In truth, I don’t believe I changed much about my parenting skills. I promise I didn’t begin pushing them down to prove a point. Maybe it was a coincidence, but something changed. My daughters began to get skinned knees and shins and elbows much more often.

We went through more Band-Aids this summer than we’ve gone through in their lives. We weren’t living a rough and tumble lifestyle, but bumps and bruises, albeit (and thankfully) inconsequential, just kept a’ coming.

And with every tiny scratch, my daughters would thrust their elbow in my face and say, “You see this. This is because you’re not coddling us anymore.”

The litany of minor injuries became somewhat of a joke. Even still, both girls were making less and less of their scratches and scrapes. Even they would admit they were becoming, inch-by-inch, scratch-by-scratch, more resilient — and more confident.

While I wish for nothing but the best of health for my children — and yours too, for that matter, I am becoming more and more convinced that a little grit only adds to their potential for grace.

Grit and grace — that’s what we want for them. If everything in childhood is easy, when they become young adults, normal dilemmas and difficulties may set them back too far.

After marveling at my girls gaining in poise and self-assurance in the midst of a few scrapes and scratches, I heard a radio interview with author Paul Tough about his new book called How Children Succeed. Tough argues that the qualities that matter most in a child growing up and into success have less to do with intelligence and more to do with character — including skills like perseverance, curiosity, optimism and self-control.

When our children make mistakes — and like all children, they do, my husband and I try to walk that line between teaching them the importance of making good choices, the value and necessity of consequences and the hope tomorrow offers.

Our discipline techniques go back to our family mantra, “Acknowledge and move on.” If we’re even mildly mentally healthy people, eventually we’re going to move on. Why not do it sooner rather than later?

Holding something over another person destroys relationships. The key is to embrace the “we can do better” attitude. We’ve learned our lesson. Our mistakes don’t define us.

Part of making the parent-child relationship work is about transparency. Our children have to know that consequences don’t happen because they told us something we wouldn’t want to hear. The consequences need to be directly linked to the problem — not the telling of the problem. And we want to build these kids up enough that they have the confidence to tell us things — even things they know we won’t want to hear.

Our prayer is that these scratches and mistakes remain small and manageable and continue to be the building blocks of stronger characters.

(Jan Risher’s column, Long Story Short, appears in the Sunday Advertiser. Email her at jan@janrisher.com.)

LSS: Waiting for the lights to come on

Sitting in the dark of our living room, with the lights and electricity out because of Thursday night’s humdinger of a storm, my 10-year-old daughter was freaked out by the lack of light and electricity.
Barely a hundred years ago, electricity was the exception and not the rule. In fact, by 1920 only 35 percent of homes had electricity. By 1956, 99 percent of American homes were wired to use electricity, which means the bulk of us have had lights at our beck and call throughout the duration of our lives. We take light and so much more of our day-to-day lives for such granted that we miss a major element of appreciation altogether.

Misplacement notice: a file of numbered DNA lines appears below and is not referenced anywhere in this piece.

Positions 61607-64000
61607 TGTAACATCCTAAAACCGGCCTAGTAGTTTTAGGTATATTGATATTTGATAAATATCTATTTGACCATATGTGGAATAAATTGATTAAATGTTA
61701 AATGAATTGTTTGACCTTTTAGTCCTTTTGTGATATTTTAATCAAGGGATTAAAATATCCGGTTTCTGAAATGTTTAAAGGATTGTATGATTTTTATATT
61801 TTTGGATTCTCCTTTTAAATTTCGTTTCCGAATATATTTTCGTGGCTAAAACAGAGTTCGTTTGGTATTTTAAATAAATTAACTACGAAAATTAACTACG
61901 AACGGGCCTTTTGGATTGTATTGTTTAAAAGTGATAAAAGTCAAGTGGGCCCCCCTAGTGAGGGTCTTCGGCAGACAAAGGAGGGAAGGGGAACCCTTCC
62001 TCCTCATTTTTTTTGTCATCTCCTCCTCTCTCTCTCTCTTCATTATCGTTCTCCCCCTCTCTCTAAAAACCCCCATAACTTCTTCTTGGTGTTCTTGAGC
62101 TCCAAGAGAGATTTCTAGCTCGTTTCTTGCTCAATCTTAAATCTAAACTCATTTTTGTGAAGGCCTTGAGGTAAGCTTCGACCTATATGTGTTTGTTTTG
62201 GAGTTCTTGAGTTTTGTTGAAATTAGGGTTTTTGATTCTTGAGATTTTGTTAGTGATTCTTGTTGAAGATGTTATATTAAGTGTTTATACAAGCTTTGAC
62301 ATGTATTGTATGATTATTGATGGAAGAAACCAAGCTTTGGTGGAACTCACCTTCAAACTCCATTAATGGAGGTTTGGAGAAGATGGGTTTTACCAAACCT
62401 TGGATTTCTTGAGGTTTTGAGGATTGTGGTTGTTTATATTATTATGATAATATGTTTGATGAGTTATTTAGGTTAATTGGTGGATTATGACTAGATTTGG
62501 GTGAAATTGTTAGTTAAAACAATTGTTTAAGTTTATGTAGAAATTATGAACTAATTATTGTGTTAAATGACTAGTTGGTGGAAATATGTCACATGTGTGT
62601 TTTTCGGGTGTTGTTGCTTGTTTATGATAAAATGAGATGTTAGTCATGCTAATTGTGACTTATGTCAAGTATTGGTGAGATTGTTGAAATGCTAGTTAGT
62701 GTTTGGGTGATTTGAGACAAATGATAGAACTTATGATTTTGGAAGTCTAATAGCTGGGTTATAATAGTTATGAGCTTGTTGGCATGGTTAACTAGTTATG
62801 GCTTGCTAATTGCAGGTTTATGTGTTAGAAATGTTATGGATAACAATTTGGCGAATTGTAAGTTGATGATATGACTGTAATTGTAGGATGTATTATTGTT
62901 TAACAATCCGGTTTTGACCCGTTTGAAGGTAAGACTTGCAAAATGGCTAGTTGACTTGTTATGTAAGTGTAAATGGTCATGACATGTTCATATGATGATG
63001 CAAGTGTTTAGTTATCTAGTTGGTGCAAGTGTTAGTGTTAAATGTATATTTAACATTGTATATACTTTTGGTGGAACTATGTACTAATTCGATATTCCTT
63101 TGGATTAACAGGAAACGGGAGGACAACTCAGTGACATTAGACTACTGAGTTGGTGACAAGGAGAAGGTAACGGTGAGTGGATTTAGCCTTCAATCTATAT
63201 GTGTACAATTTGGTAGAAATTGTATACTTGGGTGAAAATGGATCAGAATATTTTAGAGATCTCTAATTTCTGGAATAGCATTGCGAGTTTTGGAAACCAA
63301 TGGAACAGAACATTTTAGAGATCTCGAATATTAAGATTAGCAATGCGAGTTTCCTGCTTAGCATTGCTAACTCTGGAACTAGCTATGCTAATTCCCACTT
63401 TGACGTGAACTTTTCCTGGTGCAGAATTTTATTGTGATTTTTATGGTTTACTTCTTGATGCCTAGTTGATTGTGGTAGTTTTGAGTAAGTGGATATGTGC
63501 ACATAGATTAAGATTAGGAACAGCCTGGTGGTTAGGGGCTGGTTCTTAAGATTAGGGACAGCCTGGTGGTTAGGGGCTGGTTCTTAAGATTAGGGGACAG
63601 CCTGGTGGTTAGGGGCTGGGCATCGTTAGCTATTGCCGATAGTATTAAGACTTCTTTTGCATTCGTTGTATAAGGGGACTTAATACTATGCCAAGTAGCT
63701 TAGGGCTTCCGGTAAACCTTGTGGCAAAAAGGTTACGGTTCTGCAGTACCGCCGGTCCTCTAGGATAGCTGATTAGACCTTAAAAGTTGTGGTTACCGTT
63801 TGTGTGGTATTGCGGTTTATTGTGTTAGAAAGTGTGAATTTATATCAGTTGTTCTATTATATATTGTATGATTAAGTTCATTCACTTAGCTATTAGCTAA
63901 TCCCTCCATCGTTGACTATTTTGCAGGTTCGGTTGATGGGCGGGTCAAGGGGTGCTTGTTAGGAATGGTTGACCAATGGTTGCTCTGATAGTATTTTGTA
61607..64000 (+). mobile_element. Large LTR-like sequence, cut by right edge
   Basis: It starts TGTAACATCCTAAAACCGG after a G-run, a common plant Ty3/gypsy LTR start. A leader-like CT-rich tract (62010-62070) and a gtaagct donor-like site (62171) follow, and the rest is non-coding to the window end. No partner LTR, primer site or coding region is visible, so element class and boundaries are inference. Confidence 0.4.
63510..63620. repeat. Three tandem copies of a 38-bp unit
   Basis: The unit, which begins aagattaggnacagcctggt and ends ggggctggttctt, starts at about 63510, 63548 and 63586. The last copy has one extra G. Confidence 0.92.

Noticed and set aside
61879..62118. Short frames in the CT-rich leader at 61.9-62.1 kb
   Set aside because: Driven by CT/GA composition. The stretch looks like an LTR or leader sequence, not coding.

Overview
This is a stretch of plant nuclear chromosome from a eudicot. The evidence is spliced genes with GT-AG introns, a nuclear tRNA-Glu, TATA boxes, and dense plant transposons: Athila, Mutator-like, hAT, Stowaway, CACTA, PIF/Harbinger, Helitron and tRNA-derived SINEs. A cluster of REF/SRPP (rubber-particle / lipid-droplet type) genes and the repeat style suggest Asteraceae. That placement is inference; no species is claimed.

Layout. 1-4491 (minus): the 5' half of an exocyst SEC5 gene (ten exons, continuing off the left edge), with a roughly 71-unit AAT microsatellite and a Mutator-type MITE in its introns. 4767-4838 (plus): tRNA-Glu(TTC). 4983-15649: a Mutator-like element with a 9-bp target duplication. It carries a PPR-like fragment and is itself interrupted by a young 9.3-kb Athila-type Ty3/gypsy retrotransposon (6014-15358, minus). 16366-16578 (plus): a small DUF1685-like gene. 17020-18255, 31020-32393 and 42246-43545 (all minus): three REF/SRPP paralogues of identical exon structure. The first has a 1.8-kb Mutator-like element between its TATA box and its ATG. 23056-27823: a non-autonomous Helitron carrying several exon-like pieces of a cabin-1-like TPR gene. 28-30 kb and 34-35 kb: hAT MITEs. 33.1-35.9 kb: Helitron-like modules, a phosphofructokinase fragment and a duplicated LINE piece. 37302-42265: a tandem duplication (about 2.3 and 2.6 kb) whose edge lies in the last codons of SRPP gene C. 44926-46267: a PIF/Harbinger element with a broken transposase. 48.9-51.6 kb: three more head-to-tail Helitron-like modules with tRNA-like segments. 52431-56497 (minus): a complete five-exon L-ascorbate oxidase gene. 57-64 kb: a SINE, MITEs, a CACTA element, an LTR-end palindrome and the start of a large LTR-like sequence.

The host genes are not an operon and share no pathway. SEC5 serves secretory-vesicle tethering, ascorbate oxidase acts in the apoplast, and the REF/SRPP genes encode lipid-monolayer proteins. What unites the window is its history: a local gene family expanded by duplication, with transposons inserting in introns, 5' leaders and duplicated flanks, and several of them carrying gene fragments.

Genuine gratitude is soul soothing and makes life at large so much more palatable — for everything from a refrigerator full of food to a song that makes you smile to a car that cranks to a phone that rings to a faucet that turns on and spews forth cold, fresh, clean water. By today’s standards, any of those amenities are considered basic necessities by most.
Sitting in the dark of our living room seemed to be a good place to continue the gratitude conversation my 14-year-old daughter and I had started earlier this week. I know 14 is tough, and I try to be fair, but there are times when 14-ness gets to a parent — and, lately, that parent has been me.
I think about the time when I was about her age. I recall enough of that time to remember believing that I was really proving something with my outward display of a near-constant state of frustration with the world. Of course, I generally reserved such an exhibition for my parents at home. I suppose I wanted to be certain they recognized just how little they knew and what a pain they were.
And, you know what they say about karma.
I’m still uncertain about just what it was I was blustering around about, but it was something significant in my mind. Like my own daughter today, I took light and so much more for granted.
Sitting in the dark made me think about all of this.
Lately, I’ve tried on several occasions to share with my daughter how much better life gets after the transition from living a tormented life full of anguish to one that’s more contented — and I’m unsure if that shift comes by choice or chance. Either way, something caused my realization and appreciation of the bounty of my world, and life was so much better afterwards. With that awareness, I also became conscious of other notions that made life much easier — the value of letting go of situations instead of trying to control them, the wisdom of forgiving those who had wronged me in reality or perception and the joy in attempting to do my part to make the world a better place every day.
Together, we continued sitting in the dark until the storm subsided, and the lights came back on.